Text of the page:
Artist Arthur Vickers

Hard-pressed land conservancy covets new member cash

The Land Conservancy launched an ambitious plan Thursday to try dig itself out of financial woes.

In 18 months, the organization hopes to sign up 30,000 members in order to raise $10 million. Without the money, TLC would continue living “hand to mouth” as it has for some time now, executive director Bill Turner said.

“I wouldn’t say we are in financial trouble, but it’s up to the people of B.C. to decide whether they want us to keep doing what we do,” Turner said.

TLC is a land trust, with most money coming from membership, that protects significant lands and properties across the province.

This latest campaign is called Be the Change, borrowed from the Gandhi mantra. TLC hopes to raise the money to protect land on its current wishlist, including the Clearwater wetlands and wildlife corridor in central B.C., Gowlland Point Regional Park on Pender Island and Sansum Point in the Cowichan Valley. TLC also has its eyes on the Sooke Hills, Jordan River and Sandcut beach.

TLC already protects areas such as the Sooke Potholes and Madrona Farm in Saanich.

But if the organization wants to continue purchasing land across the province, TLC’s pockets will need to be better stuffed, Turner said. He attributed the trust’s meagre finances to a tough economy that’s kept donors from giving as much as in the past, and limited government grants.

“We’ve had enough of living hand to mouth,” he said. “Let’s see what kind of support is in the community and there seems to be a lot of it.”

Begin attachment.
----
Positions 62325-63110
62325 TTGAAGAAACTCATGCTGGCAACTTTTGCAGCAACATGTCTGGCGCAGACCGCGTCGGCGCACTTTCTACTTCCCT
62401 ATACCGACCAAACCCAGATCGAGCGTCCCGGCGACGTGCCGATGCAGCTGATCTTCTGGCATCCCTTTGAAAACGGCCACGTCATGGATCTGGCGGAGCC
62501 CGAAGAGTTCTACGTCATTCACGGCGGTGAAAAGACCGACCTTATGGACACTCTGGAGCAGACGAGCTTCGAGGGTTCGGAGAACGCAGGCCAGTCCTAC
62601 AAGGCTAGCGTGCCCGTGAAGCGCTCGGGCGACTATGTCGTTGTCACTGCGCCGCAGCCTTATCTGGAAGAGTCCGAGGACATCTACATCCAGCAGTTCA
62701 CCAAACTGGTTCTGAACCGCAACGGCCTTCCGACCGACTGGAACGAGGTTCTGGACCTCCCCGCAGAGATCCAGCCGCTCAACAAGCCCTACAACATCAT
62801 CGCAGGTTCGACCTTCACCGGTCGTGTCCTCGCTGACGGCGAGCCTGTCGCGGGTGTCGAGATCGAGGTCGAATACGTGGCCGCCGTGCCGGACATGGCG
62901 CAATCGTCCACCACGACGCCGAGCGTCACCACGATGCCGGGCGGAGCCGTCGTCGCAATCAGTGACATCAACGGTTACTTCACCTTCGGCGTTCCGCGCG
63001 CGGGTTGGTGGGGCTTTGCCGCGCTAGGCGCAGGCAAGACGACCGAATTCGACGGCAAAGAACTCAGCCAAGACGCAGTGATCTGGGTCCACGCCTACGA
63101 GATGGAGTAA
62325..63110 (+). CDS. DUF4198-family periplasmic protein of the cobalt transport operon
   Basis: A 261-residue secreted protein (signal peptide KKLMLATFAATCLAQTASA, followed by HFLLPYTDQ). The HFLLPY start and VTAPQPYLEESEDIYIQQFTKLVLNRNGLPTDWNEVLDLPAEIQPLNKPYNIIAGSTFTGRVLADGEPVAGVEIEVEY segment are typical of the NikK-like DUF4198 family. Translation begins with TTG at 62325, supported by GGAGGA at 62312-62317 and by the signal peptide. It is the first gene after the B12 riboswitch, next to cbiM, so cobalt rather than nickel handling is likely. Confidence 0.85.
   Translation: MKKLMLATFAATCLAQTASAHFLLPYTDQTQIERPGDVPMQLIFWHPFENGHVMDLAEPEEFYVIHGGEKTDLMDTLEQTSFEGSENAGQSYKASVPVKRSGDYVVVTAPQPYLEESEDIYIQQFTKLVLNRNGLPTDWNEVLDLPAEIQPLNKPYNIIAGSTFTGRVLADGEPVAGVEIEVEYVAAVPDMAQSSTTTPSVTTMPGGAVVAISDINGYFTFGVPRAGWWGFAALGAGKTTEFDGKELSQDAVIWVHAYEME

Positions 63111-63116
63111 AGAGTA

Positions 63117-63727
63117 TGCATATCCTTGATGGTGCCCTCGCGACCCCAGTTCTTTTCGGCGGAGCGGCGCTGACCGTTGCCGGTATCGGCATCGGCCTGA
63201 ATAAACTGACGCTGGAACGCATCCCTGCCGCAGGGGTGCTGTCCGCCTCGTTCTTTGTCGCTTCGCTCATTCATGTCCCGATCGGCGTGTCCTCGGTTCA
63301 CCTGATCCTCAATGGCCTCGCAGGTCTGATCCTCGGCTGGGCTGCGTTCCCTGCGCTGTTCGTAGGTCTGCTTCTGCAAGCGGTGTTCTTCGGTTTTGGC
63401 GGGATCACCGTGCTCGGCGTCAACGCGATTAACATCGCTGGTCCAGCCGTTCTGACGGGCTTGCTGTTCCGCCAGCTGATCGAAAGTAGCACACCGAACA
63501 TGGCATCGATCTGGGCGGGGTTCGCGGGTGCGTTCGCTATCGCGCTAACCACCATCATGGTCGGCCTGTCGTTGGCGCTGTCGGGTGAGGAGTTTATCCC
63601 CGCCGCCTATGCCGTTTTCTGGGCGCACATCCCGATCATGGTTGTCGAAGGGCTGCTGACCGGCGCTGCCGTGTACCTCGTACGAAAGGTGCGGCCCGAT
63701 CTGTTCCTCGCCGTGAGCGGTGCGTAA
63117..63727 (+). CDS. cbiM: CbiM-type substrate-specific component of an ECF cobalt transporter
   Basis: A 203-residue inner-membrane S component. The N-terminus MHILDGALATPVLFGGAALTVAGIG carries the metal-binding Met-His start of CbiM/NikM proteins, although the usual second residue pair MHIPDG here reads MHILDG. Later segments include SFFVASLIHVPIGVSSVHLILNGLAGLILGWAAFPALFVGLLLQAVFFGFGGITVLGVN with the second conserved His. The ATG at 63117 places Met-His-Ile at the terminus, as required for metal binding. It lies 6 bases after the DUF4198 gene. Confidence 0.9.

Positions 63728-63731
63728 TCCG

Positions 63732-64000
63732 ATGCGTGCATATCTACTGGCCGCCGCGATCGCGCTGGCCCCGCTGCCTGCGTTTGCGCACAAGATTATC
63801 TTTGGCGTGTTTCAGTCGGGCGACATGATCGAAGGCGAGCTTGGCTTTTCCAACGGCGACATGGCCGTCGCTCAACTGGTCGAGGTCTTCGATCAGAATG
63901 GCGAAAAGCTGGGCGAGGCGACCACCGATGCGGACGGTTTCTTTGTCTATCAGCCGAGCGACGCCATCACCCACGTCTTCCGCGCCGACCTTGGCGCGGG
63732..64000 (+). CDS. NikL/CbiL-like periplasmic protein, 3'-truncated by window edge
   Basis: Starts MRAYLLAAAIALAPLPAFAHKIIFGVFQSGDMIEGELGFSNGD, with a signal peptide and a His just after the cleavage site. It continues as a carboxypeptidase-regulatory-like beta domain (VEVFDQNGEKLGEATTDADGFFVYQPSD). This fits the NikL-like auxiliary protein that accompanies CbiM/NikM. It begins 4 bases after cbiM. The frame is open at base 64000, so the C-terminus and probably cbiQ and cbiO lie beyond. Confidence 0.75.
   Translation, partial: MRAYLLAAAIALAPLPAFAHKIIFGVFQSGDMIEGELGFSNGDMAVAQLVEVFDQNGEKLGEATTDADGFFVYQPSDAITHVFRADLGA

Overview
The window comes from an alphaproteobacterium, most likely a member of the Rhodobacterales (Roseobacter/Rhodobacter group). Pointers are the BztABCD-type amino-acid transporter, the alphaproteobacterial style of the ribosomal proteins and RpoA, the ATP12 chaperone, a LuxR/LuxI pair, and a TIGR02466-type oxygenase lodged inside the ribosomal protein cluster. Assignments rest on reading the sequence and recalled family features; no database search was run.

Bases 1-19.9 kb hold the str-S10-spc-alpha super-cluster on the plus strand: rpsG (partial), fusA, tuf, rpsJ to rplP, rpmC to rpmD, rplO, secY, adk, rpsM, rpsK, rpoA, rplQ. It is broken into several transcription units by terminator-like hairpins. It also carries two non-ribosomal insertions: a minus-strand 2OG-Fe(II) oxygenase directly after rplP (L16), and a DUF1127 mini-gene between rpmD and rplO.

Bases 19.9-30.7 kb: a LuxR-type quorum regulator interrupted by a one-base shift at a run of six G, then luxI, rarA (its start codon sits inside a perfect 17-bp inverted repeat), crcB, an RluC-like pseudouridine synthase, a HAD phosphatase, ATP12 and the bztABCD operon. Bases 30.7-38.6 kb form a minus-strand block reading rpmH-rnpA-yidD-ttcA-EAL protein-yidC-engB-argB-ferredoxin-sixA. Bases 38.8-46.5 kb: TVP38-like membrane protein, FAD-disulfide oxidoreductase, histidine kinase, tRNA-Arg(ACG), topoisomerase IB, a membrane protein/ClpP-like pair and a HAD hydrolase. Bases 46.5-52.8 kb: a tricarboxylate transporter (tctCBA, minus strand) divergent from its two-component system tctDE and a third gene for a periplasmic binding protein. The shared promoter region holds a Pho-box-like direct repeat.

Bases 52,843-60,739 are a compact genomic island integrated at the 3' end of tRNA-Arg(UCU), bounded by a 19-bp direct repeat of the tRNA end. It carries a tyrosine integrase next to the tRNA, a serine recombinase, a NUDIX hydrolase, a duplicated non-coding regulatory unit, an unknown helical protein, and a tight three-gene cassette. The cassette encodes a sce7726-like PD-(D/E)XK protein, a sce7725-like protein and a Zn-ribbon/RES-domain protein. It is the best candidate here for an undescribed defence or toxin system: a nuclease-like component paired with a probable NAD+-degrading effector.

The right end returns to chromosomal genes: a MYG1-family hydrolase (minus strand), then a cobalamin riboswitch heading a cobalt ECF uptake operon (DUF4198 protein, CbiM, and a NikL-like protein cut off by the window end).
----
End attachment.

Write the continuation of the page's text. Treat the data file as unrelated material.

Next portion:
Earlier this spring, TLC asked its 40 or so staff to defer part of their paycheques so the organization wouldn’t default on mortgage payments. That saved about $30,000.

Turner said those employees have not yet been paid back. Some have chosen to stop the deferments, but others have continued on.

In September 2010, the TLC’s board quit, citing disagreements over the trust’s financial management.

Layoffs aren’t out of the question, Turner added.

“We might have to,” he said. “We certainly have to keep things to the bare bones right now.”

Still, Turner has no concerns the campaign won’t achieve its goals.

“I think it (will be) really easy,” he said. “There is huge support for this campaign.”

TLC, which has been in existence for 14 years, currently has 8,700 members.

People can become TLC members by giving monthly donations of any amount, or by giving an annual donation of $35. Members get free access to TLC-run visitor sites.

For more information or to donate, go to conservancy.bc.ca.

ecardone@vicnews.com

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